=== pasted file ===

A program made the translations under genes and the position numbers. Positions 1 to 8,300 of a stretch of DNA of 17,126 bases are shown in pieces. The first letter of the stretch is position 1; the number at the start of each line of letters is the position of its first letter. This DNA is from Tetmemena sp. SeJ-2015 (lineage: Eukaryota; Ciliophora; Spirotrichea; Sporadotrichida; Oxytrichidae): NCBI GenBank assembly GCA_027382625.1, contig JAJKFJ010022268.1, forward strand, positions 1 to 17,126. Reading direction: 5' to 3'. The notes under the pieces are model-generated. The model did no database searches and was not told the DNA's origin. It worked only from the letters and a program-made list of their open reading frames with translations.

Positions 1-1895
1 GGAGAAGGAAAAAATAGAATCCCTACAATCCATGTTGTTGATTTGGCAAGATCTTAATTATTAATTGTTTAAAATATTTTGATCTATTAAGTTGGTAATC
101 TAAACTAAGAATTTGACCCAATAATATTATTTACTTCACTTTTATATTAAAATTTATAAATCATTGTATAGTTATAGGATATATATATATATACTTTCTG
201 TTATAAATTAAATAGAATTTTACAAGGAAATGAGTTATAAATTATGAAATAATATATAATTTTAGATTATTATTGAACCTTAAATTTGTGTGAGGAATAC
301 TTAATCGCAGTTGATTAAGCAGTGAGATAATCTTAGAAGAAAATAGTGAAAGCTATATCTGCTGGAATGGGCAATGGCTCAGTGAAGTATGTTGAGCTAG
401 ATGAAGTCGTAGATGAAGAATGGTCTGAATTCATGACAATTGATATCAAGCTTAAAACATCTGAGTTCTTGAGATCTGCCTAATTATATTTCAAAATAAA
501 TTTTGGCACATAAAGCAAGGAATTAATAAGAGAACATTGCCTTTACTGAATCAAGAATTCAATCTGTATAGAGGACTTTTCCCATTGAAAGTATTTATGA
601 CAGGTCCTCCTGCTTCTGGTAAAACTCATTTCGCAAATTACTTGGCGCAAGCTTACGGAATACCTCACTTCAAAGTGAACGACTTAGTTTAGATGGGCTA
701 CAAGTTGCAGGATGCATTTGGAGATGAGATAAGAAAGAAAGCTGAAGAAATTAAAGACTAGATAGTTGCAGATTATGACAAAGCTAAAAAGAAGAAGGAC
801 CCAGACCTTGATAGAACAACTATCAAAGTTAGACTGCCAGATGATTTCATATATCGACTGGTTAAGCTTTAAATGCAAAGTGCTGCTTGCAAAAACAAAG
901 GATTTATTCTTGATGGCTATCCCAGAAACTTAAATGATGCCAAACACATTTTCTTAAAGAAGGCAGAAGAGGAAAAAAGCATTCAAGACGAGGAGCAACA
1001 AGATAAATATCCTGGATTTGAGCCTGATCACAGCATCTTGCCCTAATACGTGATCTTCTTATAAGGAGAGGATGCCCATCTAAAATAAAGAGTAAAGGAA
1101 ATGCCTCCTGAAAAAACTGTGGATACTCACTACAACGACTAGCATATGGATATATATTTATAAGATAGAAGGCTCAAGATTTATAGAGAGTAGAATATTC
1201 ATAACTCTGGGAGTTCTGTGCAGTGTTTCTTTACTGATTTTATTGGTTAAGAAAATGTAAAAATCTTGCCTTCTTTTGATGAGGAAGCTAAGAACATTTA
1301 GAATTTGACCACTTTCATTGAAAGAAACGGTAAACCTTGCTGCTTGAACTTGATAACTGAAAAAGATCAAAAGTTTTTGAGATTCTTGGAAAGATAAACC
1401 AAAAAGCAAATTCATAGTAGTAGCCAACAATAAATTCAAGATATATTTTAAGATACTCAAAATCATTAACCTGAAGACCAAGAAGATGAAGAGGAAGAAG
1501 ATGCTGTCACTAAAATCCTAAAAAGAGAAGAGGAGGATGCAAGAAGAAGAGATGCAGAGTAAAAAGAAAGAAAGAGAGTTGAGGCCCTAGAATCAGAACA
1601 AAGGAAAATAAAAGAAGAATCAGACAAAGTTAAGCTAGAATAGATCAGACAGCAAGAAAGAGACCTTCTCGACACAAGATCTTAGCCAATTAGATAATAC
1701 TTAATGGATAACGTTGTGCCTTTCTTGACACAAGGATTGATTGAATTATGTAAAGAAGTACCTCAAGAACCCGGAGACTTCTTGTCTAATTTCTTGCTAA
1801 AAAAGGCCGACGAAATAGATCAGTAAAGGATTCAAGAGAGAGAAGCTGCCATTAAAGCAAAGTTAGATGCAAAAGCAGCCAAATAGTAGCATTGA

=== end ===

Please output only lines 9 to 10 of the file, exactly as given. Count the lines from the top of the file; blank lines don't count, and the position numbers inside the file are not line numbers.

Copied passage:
601 CAGGTCCTCCTGCTTCTGGTAAAACTCATTTCGCAAATTACTTGGCGCAAGCTTACGGAATACCTCACTTCAAAGTGAACGACTTAGTTTAGATGGGCTA
701 CAAGTTGCAGGATGCATTTGGAGATGAGATAAGAAAGAAAGCTGAAGAAATTAAAGACTAGATAGTTGCAGATTATGACAAAGCTAAAAAGAAGAAGGAC